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Chaparral 2016-2017: 25.2 Leonard DeGrassi

Leonard DeGrassi (November 2016)

 
Scott Stalnaker, Leonard DeGrassi

In Memoriam: Leonard DeGrassi

by Jean Lecuyer

Physics, Science Center

Leonard DeGrassi was buried last September and with him the college has lost one of its genuine superstars.  Many will remember that Leonard was the first recipient of the Distinguished Faculty Award, in 1987, and as the members of the initial selection committee will tell you it was not a difficult decision: he was everybody’s first choice.  He had been teaching art history and drawing at the college since 1962 and his reputation was already well established.

Leonard had gotten degrees in art and art history at USC and had spent a year at the University of Rome studying restoration of pre-renaissance art.  Later he also studied Egyptology and hieroglyphics at UCLA which made him a very popular lecturer when the Los Angeles County Museum of Arts scheduled a special exhibit on King Tut.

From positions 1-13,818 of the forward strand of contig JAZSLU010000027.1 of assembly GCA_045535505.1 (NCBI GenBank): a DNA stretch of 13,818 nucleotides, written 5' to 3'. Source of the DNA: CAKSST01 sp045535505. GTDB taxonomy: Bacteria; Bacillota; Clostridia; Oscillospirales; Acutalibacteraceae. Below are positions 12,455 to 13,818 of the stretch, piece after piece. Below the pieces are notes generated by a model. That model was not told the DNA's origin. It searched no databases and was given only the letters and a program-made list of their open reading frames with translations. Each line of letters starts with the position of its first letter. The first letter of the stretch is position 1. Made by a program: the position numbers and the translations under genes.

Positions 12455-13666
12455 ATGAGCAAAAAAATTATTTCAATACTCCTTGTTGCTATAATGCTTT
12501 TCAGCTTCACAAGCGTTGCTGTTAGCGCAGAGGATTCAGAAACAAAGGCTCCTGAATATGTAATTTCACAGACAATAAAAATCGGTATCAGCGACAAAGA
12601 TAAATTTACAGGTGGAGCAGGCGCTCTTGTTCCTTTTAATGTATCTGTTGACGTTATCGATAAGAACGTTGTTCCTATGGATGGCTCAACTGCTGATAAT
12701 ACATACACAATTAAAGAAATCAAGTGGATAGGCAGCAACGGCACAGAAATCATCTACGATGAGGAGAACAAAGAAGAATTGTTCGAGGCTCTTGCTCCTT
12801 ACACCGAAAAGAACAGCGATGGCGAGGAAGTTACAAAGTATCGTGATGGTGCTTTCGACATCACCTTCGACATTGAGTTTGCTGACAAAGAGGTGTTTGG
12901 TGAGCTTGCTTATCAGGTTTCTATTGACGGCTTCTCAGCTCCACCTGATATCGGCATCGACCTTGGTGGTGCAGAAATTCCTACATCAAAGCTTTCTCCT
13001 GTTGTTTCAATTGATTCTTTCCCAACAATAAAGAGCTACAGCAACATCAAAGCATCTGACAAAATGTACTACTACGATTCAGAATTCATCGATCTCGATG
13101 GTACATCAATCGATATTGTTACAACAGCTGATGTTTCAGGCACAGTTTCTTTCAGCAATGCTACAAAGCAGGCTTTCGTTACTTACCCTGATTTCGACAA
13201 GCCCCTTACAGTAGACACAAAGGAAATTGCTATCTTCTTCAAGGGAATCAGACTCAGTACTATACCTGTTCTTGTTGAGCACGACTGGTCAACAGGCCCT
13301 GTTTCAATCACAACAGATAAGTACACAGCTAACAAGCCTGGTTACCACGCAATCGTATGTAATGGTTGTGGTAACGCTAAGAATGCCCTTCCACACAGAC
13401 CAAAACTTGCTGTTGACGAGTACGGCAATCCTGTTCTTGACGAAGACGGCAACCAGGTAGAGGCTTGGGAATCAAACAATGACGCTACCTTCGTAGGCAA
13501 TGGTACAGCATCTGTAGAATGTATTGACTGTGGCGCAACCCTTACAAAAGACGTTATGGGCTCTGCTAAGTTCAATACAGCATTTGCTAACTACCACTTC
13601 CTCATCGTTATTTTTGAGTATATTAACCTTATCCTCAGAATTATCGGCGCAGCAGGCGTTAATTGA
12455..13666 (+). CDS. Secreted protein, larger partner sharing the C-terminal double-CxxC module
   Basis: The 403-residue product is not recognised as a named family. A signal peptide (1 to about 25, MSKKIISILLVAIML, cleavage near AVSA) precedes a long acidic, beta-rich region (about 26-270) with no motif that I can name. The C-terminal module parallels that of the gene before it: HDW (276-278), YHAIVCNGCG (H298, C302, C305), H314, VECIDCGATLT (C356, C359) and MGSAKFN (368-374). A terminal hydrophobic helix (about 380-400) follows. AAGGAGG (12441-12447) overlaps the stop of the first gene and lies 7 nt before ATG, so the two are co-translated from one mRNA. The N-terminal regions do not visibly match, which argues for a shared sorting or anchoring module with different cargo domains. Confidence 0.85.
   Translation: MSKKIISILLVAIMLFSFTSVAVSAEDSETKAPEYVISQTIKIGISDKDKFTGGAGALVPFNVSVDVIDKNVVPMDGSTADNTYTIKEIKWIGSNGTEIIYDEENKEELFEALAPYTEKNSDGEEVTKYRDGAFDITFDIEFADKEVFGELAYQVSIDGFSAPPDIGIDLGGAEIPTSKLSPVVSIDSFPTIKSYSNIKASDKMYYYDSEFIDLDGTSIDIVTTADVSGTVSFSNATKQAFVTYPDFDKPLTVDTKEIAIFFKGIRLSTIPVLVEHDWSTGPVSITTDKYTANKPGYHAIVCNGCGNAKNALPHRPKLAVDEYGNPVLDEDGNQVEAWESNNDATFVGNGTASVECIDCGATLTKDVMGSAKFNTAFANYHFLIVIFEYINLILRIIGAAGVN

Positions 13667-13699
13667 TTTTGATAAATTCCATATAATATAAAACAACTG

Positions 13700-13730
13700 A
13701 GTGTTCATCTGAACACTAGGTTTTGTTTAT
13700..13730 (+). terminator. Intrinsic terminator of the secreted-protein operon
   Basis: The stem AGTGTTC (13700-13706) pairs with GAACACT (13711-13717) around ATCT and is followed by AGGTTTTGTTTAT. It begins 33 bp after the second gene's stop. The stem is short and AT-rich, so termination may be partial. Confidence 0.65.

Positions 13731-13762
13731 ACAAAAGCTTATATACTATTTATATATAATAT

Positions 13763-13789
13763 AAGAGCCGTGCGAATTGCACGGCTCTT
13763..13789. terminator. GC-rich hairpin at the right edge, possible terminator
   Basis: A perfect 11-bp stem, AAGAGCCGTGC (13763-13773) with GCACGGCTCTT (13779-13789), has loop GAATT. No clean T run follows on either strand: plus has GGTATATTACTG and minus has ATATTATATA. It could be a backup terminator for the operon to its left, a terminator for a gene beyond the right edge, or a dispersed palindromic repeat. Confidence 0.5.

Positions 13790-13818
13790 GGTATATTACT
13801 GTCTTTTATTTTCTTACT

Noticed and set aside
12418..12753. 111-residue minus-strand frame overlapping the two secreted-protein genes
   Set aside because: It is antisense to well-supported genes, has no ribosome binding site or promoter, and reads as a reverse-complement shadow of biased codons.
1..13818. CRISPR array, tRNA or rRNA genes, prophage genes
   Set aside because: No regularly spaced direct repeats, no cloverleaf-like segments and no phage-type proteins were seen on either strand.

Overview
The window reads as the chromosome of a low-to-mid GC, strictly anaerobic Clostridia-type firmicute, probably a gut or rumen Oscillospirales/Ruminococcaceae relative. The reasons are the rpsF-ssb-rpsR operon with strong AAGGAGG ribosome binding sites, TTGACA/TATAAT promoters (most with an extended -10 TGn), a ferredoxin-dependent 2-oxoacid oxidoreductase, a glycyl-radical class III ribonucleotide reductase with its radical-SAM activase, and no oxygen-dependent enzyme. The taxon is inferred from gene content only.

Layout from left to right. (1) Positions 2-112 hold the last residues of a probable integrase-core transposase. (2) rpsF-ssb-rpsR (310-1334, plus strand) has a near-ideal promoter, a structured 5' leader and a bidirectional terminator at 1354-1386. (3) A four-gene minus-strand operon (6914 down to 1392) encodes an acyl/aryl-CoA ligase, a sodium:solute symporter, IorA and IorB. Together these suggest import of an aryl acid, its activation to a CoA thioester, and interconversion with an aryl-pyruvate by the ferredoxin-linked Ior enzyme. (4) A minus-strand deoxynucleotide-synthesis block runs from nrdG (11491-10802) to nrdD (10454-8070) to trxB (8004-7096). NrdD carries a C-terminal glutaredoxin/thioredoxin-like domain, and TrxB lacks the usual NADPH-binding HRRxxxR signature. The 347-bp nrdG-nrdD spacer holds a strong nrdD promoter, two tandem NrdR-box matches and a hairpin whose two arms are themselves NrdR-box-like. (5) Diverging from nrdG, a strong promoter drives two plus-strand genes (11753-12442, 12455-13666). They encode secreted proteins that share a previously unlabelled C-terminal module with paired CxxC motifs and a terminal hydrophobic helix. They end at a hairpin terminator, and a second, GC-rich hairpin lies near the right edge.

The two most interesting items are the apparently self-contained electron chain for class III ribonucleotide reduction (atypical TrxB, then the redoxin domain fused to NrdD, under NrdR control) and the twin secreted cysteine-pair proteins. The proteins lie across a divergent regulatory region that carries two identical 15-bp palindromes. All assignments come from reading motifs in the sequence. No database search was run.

Throughout his career Leonard kept working as an artist and he created a number of religious paintings in churches here and in Minnesota where he had many relatives and where he maintained a summer cottage.  His work as a teacher and as an artist earned him several awards in addition to the DFA, such as being named Outstanding Educator of America in 1971 and being knighted by Italy and by Pope Paul  VI. 

At the college Leonard was recognized as an inspiring teacher who lectured without notes but with a rich repertoire of stories which he was fond of using to enliven his classes.  He was totally dedicated to his students and liked to keep in touch with them after they had left.  In fact both the priest who performed the burial service and the man who pronounced the eulogy were former students of his.

Leonard was also well known as an inveterate absent-minded professor, to the point that his division chair kept a duplicate of his keys in case he had lost them!  He also had a flair for the theatrical which he had gotten from his parents – his mother was a dancer and his dad was an amateur actor – and he was the one who designed the little ceremony that the DFA committee still uses in presenting the award each year before commencement.

Together with his family, to which he was devoted all his life, we will miss Leonard, his charm, his simplicity, his ready smile, his dedication and his genuine friendliness.  May he rest in peace!

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